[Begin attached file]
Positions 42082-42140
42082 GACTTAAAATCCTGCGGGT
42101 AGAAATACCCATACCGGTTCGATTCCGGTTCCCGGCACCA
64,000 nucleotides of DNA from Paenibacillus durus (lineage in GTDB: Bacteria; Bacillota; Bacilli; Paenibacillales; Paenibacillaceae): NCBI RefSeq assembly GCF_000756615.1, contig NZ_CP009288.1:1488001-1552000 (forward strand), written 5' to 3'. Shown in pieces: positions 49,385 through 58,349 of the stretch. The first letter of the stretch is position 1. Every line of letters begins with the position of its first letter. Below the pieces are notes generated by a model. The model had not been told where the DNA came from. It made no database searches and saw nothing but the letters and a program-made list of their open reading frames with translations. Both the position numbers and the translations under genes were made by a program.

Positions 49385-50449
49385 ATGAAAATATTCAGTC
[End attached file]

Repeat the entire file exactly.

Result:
Positions 42082-42140
42082 GACTTAAAATCCTGCGGGT
42101 AGAAATACCCATACCGGTTCGATTCCGGTTCCCGGCACCA
64,000 nucleotides of DNA from Paenibacillus durus (lineage in GTDB: Bacteria; Bacillota; Bacilli; Paenibacillales; Paenibacillaceae): NCBI RefSeq assembly GCF_000756615.1, contig NZ_CP009288.1:1488001-1552000 (forward strand), written 5' to 3'. Shown in pieces: positions 49,385 through 58,349 of the stretch. The first letter of the stretch is position 1. Every line of letters begins with the position of its first letter. Below the pieces are notes generated by a model. The model had not been told where the DNA came from. It made no database searches and saw nothing but the letters and a program-made list of their open reading frames with translations. Both the position numbers and the translations under genes were made by a program.

Positions 49385-50449
49385 ATGAAAATATTCAGTC